But even before then, I was up there in 1969, because I was going to school in Philadelphia. I was at a summer session there... and a friend of mine and I started hearing about this music festival that was going on up there. We didn't have tickets, but you know, the buzz had gotten so strong that we decided to go. Because he lived in Bucks County, he kind of knew the back roads to the festival, instead of going to New York and coming up 17. So we went over the back road through Pennsylvania—you know, we went by his place in Bucks County. And then we crossed the bridge at Narrowsburg—what a beautiful sight that was. And we were to return to it later. But we kept driving. And we drove all the way- we got within, I don't know, half a mile or so of the of the concert—right off of 17B, where that little two-story cedar-shingled shack is at 17B and whatever that road is that heads down towards Narrowsburg. That house has been there all that time. And my family takes pictures whenever we go by there.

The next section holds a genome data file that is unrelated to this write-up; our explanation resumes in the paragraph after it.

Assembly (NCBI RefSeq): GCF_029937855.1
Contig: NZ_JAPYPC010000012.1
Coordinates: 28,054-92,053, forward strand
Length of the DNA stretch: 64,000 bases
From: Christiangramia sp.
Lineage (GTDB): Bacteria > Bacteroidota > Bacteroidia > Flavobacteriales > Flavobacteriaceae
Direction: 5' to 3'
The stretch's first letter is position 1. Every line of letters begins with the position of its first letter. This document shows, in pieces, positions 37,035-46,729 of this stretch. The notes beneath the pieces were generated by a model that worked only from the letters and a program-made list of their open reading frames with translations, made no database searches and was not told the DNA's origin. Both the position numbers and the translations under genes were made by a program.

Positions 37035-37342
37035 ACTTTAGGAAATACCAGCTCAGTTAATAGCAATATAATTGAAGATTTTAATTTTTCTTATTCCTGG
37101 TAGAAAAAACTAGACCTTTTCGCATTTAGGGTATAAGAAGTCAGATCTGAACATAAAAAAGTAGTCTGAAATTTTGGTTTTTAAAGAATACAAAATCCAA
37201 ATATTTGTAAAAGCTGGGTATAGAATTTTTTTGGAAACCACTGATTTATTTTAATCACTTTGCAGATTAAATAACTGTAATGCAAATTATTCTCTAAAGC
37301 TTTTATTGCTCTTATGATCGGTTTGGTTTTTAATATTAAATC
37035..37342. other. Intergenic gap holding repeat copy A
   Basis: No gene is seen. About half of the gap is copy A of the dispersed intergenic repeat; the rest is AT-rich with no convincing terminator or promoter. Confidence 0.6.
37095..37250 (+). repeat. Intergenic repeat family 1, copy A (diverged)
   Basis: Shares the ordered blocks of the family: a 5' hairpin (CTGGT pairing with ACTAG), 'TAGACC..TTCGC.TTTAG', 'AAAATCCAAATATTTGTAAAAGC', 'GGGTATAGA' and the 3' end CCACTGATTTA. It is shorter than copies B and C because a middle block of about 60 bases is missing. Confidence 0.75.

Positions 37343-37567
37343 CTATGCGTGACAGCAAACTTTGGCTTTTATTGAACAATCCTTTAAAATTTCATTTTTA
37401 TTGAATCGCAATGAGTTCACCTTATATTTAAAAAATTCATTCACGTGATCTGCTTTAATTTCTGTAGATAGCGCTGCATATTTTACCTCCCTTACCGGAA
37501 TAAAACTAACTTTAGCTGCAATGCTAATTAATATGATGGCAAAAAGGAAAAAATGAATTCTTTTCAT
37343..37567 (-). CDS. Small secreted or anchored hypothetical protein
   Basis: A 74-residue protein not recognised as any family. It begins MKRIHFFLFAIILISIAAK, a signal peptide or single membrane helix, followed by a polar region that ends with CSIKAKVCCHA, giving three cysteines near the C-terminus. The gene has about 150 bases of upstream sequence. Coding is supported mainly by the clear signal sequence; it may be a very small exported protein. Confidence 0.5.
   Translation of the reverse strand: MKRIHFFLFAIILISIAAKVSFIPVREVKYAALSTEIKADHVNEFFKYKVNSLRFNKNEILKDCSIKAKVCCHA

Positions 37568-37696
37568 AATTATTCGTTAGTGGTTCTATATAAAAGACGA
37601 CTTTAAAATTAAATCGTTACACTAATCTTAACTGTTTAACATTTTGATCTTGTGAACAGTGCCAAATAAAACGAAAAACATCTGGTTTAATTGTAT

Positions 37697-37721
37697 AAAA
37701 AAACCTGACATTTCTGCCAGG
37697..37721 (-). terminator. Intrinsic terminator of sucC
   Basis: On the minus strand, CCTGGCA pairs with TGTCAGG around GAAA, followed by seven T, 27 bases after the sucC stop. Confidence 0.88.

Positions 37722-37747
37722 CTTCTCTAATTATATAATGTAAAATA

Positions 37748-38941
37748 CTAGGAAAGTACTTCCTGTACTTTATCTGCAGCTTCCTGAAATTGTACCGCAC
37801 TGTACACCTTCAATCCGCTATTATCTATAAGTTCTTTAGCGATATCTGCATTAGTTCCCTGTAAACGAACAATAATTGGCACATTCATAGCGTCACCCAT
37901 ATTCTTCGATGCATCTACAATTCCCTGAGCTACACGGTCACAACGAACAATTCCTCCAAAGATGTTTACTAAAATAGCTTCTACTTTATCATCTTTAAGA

So my friend Tom and I parked the car near there and walked to the festival. It was totally overwhelmed with people walking down the road. Forget about tickets. And we arrived there on a dark night. I guess it was Friday, maybe Saturday, it had to be Friday, I think we got there. And what a scene. I mean, you'll get better descriptions than mine of what that was like, but one of the most unique scenes that was there was this: It's all rainy. It's all mud. We're all up on that top of that bowl that looks down to where the stage was [laughter]. What was there were two guys in the rain and in the mud, playing imaginary tennis with each other. There was no net other than the one they imagined. And the whole crowd that stood back from them and gave them the room of roughly what looked to me like the size of a tennis court. And... they're playing back and forth, obviously stoned out of their minds or something, and they would go running for the ball, dive into the mud, people would cheer, there would be the shots going back and forth; the crowds’ heads sort of swinging back and forth watching the ball—the one that wasn't the ball, just imaginary. That was a standout moment. I'd love to hear if anybody else had witnessed that as well.